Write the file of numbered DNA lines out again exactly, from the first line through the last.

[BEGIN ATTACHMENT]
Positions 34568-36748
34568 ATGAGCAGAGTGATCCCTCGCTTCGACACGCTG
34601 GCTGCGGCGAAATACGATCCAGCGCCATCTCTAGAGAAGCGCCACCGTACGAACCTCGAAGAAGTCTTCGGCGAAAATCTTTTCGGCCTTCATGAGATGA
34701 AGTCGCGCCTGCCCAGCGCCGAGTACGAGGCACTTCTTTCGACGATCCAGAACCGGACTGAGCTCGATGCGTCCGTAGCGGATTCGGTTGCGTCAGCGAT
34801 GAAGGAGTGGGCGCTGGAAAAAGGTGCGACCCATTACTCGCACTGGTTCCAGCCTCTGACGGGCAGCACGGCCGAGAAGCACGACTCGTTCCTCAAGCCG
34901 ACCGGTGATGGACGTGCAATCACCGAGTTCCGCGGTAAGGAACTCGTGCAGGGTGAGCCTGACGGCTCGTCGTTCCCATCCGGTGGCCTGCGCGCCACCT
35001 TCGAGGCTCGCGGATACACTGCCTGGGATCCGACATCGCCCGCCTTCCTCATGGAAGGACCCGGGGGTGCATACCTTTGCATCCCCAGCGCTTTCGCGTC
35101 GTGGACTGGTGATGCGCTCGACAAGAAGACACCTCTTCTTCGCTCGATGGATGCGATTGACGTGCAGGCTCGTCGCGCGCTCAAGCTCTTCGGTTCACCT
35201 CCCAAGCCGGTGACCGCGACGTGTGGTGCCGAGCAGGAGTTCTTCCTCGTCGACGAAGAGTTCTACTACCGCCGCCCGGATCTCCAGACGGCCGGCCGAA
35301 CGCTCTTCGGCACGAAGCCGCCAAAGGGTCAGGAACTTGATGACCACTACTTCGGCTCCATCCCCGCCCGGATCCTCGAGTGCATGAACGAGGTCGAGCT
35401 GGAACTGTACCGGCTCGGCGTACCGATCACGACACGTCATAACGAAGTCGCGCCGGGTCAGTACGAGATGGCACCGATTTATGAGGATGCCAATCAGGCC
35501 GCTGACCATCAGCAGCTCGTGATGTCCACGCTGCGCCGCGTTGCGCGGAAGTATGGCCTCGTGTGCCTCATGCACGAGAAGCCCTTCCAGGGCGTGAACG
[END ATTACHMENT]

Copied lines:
Positions 34568-36748
34568 ATGAGCAGAGTGATCCCTCGCTTCGACACGCTG
34601 GCTGCGGCGAAATACGATCCAGCGCCATCTCTAGAGAAGCGCCACCGTACGAACCTCGAAGAAGTCTTCGGCGAAAATCTTTTCGGCCTTCATGAGATGA
34701 AGTCGCGCCTGCCCAGCGCCGAGTACGAGGCACTTCTTTCGACGATCCAGAACCGGACTGAGCTCGATGCGTCCGTAGCGGATTCGGTTGCGTCAGCGAT
34801 GAAGGAGTGGGCGCTGGAAAAAGGTGCGACCCATTACTCGCACTGGTTCCAGCCTCTGACGGGCAGCACGGCCGAGAAGCACGACTCGTTCCTCAAGCCG
34901 ACCGGTGATGGACGTGCAATCACCGAGTTCCGCGGTAAGGAACTCGTGCAGGGTGAGCCTGACGGCTCGTCGTTCCCATCCGGTGGCCTGCGCGCCACCT
35001 TCGAGGCTCGCGGATACACTGCCTGGGATCCGACATCGCCCGCCTTCCTCATGGAAGGACCCGGGGGTGCATACCTTTGCATCCCCAGCGCTTTCGCGTC
35101 GTGGACTGGTGATGCGCTCGACAAGAAGACACCTCTTCTTCGCTCGATGGATGCGATTGACGTGCAGGCTCGTCGCGCGCTCAAGCTCTTCGGTTCACCT
35201 CCCAAGCCGGTGACCGCGACGTGTGGTGCCGAGCAGGAGTTCTTCCTCGTCGACGAAGAGTTCTACTACCGCCGCCCGGATCTCCAGACGGCCGGCCGAA
35301 CGCTCTTCGGCACGAAGCCGCCAAAGGGTCAGGAACTTGATGACCACTACTTCGGCTCCATCCCCGCCCGGATCCTCGAGTGCATGAACGAGGTCGAGCT
35401 GGAACTGTACCGGCTCGGCGTACCGATCACGACACGTCATAACGAAGTCGCGCCGGGTCAGTACGAGATGGCACCGATTTATGAGGATGCCAATCAGGCC
35501 GCTGACCATCAGCAGCTCGTGATGTCCACGCTGCGCCGCGTTGCGCGGAAGTATGGCCTCGTGTGCCTCATGCACGAGAAGCCCTTCCAGGGCGTGAACG